Providing culturally appropriate pregnancy care to black women


In the United States, infant mortality and health outcomes during and after pregnancy for black women are poor, and in some areas are plunging to lower levels than in developing countries. One way to improve the health of black women and their babies is to strengthen the interpersonal relationship and cultural understanding between providers and patients.

A new study led by researchers at the University of Minnesota School of Public Health recently identified key culturally sensitive values ​​and practices among providers of a successful stand-alone birthing center serving a diverse urban community. The study, led by Ph.D. student J’Mag Karbeah and co-authored by Assistant Professor Rachel hardeman and associate professor Katy kojimannil, was recently published in the Journal of Midwifery and Women’s Health.

The researchers conducted semi-structured interviews with midwives, student midwives, and doulas who worked or worked closely with an African-American birthing center in north Minneapolis, Minn.

The interviews revealed four key themes in how providers support their patients with racially aligned care:

  • Providers recognize the importance of understanding a mother’s specific identity and cultural needs, such as adhering to a special ethnic diet during pregnancy.
  • Providers see the provision of high-quality pregnancy care to minority populations as a means of advocating for reproductive and racial justice.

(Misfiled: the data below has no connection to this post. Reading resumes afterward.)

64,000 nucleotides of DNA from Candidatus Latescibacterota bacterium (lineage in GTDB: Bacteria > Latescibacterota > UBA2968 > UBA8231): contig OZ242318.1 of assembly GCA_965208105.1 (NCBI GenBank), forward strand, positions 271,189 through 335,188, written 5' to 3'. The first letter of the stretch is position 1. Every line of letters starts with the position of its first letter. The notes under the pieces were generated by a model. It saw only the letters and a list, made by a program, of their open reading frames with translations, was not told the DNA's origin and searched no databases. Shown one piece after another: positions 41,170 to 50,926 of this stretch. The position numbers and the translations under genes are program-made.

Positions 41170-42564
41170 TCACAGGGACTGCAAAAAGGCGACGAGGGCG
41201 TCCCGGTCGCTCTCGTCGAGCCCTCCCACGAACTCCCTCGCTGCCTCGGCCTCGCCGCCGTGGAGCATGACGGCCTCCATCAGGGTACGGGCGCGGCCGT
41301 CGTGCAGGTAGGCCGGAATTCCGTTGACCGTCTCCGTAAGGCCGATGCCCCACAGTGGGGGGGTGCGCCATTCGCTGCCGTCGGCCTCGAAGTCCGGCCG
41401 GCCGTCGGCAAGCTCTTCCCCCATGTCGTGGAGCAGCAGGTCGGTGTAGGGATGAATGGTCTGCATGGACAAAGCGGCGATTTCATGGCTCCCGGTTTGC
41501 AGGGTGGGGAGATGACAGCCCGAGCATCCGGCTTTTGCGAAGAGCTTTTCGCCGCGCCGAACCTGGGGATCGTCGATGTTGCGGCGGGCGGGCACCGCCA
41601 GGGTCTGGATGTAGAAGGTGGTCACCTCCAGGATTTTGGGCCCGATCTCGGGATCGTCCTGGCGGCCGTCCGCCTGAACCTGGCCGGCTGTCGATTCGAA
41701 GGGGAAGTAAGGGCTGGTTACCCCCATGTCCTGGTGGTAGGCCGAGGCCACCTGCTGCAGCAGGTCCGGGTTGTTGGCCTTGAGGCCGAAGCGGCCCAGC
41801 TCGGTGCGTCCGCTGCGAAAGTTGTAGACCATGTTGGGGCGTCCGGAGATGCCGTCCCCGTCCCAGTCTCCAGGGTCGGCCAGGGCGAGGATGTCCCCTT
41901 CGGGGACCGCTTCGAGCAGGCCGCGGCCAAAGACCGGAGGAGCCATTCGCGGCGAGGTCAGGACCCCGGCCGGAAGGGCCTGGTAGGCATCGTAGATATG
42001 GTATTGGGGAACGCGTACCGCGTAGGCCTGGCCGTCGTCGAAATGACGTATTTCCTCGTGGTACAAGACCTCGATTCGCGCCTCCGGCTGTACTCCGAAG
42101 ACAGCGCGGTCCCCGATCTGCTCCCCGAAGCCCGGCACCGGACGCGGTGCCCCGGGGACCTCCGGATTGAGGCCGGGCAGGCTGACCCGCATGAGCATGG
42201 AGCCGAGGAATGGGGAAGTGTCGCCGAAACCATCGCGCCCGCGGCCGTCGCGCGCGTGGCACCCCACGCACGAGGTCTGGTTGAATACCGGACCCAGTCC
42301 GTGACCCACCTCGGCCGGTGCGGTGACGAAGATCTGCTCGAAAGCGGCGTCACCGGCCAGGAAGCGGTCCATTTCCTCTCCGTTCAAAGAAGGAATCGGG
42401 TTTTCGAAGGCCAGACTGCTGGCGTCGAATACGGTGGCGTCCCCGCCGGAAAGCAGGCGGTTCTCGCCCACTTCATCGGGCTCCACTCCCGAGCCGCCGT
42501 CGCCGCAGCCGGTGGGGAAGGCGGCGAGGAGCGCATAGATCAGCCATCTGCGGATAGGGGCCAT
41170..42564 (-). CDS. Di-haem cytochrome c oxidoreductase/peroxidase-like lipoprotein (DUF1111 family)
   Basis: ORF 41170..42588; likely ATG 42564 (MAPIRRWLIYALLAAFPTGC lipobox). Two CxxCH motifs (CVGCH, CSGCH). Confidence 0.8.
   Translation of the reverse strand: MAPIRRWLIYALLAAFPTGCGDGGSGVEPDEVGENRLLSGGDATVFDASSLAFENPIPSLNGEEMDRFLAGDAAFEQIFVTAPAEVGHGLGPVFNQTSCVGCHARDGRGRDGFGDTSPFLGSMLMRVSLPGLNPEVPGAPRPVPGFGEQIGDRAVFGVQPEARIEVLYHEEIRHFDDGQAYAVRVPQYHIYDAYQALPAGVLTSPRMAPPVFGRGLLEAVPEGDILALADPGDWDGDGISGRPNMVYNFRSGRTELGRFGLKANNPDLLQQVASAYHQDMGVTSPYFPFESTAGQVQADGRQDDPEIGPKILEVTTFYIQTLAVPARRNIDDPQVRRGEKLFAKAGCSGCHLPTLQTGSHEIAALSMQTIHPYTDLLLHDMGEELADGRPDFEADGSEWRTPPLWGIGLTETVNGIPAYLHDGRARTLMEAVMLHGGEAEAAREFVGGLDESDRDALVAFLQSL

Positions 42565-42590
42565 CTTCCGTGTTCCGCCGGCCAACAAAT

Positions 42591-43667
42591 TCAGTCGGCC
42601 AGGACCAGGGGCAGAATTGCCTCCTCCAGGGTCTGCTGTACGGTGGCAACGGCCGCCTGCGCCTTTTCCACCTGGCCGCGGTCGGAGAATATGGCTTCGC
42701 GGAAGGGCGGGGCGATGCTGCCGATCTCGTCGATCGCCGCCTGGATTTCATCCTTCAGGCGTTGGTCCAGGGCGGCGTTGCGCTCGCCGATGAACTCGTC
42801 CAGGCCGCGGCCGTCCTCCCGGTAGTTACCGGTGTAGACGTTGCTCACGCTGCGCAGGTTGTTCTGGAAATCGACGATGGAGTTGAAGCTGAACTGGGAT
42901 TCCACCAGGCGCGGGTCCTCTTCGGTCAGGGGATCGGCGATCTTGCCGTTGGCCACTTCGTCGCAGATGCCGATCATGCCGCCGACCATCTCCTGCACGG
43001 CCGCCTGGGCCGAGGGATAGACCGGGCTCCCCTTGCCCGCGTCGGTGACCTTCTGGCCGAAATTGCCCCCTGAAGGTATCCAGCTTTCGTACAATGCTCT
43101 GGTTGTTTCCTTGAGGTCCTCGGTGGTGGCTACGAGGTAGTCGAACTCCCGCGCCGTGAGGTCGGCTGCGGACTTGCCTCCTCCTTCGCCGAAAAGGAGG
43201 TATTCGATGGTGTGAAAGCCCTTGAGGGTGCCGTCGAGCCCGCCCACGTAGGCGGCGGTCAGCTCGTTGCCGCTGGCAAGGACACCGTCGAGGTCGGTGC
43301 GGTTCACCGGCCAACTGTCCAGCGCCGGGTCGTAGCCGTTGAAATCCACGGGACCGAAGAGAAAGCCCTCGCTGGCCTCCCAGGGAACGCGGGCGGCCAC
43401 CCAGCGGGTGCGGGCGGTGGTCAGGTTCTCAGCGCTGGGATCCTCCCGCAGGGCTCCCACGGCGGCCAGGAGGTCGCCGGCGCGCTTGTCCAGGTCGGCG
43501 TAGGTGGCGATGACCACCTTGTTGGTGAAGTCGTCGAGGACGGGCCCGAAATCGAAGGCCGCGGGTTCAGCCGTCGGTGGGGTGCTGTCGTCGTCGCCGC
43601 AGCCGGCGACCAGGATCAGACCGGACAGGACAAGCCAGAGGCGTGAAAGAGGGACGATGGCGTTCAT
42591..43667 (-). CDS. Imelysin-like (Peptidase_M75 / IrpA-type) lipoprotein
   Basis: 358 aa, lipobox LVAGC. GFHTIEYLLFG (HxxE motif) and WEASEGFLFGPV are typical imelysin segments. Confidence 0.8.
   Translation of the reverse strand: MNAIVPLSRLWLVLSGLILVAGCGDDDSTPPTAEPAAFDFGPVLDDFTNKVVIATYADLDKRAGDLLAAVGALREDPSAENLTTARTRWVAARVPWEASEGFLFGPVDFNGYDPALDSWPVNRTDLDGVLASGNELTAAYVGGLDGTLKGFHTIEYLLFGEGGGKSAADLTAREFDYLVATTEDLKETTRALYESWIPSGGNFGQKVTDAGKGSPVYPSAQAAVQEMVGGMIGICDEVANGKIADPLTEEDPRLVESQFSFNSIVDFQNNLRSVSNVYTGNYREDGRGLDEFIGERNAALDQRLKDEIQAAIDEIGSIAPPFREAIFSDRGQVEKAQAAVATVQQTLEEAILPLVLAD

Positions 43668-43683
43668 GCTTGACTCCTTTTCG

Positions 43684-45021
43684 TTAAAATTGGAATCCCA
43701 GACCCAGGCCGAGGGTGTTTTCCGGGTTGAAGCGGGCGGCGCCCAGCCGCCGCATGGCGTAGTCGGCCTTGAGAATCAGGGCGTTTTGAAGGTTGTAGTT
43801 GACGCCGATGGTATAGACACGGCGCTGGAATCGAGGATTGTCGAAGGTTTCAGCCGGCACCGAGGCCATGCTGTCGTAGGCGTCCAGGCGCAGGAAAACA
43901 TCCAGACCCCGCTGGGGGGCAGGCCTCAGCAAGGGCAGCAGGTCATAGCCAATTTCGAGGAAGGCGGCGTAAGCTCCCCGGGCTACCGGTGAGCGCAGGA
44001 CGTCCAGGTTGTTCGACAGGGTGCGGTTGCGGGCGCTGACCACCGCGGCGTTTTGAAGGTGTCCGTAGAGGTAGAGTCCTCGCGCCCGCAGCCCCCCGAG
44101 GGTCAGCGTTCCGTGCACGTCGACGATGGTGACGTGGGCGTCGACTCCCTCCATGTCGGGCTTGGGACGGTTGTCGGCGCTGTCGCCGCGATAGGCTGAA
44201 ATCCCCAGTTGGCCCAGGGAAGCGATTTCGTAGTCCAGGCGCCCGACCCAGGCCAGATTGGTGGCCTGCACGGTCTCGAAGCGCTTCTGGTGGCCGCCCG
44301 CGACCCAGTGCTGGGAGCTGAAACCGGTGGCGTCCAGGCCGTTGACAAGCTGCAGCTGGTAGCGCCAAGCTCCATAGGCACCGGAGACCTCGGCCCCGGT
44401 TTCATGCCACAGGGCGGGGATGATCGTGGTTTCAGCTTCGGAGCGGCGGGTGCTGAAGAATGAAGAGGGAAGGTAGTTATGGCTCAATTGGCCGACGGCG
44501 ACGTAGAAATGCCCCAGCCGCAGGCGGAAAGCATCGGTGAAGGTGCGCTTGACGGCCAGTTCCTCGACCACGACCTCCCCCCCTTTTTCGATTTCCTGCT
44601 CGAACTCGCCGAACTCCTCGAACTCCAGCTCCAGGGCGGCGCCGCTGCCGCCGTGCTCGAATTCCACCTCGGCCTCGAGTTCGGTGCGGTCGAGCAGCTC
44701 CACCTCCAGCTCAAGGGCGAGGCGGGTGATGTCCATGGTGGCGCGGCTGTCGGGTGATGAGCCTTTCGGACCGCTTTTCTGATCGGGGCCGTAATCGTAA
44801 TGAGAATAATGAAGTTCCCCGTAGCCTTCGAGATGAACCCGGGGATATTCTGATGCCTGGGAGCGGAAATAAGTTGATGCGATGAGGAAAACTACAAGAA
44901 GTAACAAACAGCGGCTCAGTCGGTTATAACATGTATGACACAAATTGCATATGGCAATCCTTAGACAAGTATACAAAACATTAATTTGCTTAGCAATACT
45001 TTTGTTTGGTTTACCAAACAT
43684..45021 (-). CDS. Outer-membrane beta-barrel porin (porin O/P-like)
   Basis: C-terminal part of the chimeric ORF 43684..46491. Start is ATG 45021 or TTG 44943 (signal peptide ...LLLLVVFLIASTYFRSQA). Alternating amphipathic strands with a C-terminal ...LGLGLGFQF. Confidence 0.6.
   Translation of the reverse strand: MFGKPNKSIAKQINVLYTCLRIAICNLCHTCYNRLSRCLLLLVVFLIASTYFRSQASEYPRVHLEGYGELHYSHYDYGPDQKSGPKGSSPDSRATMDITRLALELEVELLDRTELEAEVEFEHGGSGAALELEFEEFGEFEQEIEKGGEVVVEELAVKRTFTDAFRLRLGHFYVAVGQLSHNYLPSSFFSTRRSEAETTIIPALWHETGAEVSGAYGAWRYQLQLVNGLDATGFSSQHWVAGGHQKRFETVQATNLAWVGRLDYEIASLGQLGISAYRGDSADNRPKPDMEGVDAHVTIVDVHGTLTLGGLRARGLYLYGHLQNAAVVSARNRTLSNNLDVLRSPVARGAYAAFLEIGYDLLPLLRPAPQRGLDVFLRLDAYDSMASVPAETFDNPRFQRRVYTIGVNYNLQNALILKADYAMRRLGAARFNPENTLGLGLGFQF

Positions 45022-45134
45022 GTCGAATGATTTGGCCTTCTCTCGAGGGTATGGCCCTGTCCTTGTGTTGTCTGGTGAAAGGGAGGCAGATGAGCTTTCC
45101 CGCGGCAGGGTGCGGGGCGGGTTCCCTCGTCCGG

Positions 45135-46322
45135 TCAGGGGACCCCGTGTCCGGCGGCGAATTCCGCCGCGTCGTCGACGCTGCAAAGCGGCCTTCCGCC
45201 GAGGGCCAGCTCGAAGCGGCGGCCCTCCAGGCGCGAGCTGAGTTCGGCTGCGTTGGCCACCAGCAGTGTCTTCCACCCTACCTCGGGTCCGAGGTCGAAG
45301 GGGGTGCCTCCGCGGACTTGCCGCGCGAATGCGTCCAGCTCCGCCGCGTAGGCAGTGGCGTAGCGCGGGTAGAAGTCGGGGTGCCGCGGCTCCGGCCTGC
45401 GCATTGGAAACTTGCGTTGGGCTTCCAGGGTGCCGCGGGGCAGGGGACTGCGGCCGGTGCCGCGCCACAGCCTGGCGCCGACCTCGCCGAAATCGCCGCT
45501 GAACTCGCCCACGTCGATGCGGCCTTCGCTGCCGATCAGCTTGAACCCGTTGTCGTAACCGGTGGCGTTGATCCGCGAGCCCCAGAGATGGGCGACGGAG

• Providers empower patients by letting them know they trust their judgment and believe their patients generally know what is best for them.
  • Providers practice cultural humility by recognizing differences between themselves and their patients – such as ethnicity or economic status – and take the time to understand what a mother thinks is important to know about her / her. particular cultural context.

“These practices allow providers to engage in the cultural identity of the patient, which allows everyone to be a decision maker and take an active role in the pregnancy,” said Karbeah.

According to the researchers, the study also highlights the need to increase racial and ethnic diversity among the nation’s midwifery workforce due to changing demographics in many states, including Minnesota.

In the meantime, Karbeah encourages all providers to consider their patient’s cultural identity as an asset and to work collaboratively to integrate it into their care. “If they do that, the provider-patient the relationship becomes stronger, patients trust their providers more, which improves the health of black mothers and their babies. “

This study is part of a larger research project funded by the Robert Wood Johnson Foundation Interdisciplinary Research Leaders (IRL) Program. The goal of the project is to explore ways in which community-based and culturally-focused clinical and support services can address the social determinants of health and childbirth outcomes that have produced disparities for Afro mothers and babies. – Americans for over a century.


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